Written by Karen Gellender Friday, 02 March 2012 00:00
On Monday, Feb. 27, members of the Plainview-Old Bethpage (POB) Board of Education got their first look at the proposed 2012-2013 school budget. With a total figure of $137,018,011, the proposal calls for a 2.1 percent increase over last year’s budget, while maintaining all instructional programs. While the board expressed approval with the budget so far, members discussed several concerns with the purchasing of certain instructional materials—concerns that may end up affecting the final budget that residents will vote on this May.
In board announcements, Angel Cepeda reported on a recent trip to Washington D.C. for the National School Boards Association FRN (Federal Relations Network) Conference, where he represented the district, as well as the Long Island region as a whole. Cepeda noted that much of the discussion between school board members and lawmakers centered on possible modifications to NCLB (No Child Left Behind). However, the board member also commented that it was clear to him that the educational conflicts in Washington are deeply ingrained, making policy change a very slow process.
“Even in areas where there is some commonality, it’s hard to get anything done - and that’s a shame,” said Cepeda.
In other board news, four board members received recognition for their educational accomplishments: Angel Cepeda and Debbie Bernstein received the Board Achievement Award, and Emily Schulman and board vice president Amy Pierno received the Board Excellence Award.
During the evening’s main event, the budget overview, Assistant Superintendent for Business Ryan J. Ruf explained that staffing costs are projected to go down slightly next year due to decreased enrollment. While some schools will see their populations rise (a fact reflected in the individual school budgets), the district as a whole anticipates an approximately 1 percent decrease in enrollment in 2012-2013.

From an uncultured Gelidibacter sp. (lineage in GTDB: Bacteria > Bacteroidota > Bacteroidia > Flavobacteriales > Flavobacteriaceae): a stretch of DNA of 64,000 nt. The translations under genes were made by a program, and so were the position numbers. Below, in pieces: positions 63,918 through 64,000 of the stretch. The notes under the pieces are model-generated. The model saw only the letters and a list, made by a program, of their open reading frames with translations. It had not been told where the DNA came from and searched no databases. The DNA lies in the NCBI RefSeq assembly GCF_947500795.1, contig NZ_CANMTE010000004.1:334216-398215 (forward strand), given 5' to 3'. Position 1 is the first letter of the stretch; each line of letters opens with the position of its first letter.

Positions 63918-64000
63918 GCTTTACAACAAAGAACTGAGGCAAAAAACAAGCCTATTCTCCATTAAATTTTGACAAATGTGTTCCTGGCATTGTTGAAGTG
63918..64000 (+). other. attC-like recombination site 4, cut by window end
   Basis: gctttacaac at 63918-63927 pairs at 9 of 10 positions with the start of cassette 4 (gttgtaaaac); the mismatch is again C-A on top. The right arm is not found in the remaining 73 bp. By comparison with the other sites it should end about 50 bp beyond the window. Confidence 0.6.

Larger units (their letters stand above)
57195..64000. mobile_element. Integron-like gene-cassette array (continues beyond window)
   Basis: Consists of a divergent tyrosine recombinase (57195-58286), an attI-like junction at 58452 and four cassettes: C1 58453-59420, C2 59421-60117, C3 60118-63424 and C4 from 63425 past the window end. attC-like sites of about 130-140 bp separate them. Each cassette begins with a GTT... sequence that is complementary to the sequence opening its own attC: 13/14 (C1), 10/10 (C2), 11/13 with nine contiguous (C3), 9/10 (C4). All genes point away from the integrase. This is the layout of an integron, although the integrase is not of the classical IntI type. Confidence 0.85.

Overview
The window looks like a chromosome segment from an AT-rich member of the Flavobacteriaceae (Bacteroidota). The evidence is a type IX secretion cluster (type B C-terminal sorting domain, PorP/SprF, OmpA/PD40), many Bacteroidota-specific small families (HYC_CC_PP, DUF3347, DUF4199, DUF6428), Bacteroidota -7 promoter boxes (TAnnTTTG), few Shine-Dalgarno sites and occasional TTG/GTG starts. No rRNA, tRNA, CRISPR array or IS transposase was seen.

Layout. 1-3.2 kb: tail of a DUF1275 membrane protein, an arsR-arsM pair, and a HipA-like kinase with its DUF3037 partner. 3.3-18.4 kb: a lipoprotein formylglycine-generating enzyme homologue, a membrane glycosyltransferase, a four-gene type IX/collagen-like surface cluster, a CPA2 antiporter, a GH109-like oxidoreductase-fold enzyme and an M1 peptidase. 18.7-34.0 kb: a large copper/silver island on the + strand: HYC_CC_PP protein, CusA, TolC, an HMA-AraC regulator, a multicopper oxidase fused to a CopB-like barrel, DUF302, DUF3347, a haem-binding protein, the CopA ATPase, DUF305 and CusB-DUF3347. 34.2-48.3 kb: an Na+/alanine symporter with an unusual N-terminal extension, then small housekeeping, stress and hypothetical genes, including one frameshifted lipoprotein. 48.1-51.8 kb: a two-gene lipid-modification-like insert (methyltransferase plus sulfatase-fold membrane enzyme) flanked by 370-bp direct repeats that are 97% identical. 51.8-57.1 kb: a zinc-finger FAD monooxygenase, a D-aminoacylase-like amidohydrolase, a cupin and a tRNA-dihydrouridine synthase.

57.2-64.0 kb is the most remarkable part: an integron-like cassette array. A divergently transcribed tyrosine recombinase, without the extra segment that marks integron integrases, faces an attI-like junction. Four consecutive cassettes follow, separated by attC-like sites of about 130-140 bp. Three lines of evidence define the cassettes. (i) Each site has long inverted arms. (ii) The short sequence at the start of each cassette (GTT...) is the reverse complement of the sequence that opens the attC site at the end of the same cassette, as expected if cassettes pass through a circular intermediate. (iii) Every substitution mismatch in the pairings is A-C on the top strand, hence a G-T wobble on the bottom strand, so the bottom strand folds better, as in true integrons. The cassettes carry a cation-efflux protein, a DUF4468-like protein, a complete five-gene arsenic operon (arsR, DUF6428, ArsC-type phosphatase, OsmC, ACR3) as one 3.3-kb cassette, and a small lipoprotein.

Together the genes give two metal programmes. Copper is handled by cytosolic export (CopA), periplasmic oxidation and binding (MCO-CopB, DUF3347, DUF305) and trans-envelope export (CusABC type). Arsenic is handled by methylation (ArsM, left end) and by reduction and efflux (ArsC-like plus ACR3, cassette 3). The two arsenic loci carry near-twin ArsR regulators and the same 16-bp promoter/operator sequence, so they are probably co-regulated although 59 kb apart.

While the budget is very similar to last year’s overall figure, the amount allocated to purchasing textbooks has increased at all four elementary schools and the K-Center due to the need to purchase enVisions math materials that have increased in price due to aligning with the Common Core Curriculum. Both middle schools will see some furniture replacement, but no major changes. At the high school, the projected 4.4 percent budget increase includes the cost of replacing graphing calculators and furniture upgrades to several offices, as well as new textbook initiatives in Spanish and Economics.
One factor that has kept instructional costs down not just at the high school, but throughout the district, “recycling” workbooks, was a subject of some debate. The policy, which allows the district to order fewer workbooks by preventing the children from writing in them, and instead copying out all of the information on a separate sheet of paper, saves thousands, but has been criticized by parents at previous school board meetings.
Board member Ginger Lieberman called the policy “penny-wise and pound foolish,” but Assistant Superintendent Jill Gierasch stated that teachers would give mixed feedback on the issue. Superintendent Dempsey agreed with Lieberman that the subject bore further inquiry, and that the board will consider reversing the decision to recycle workbooks.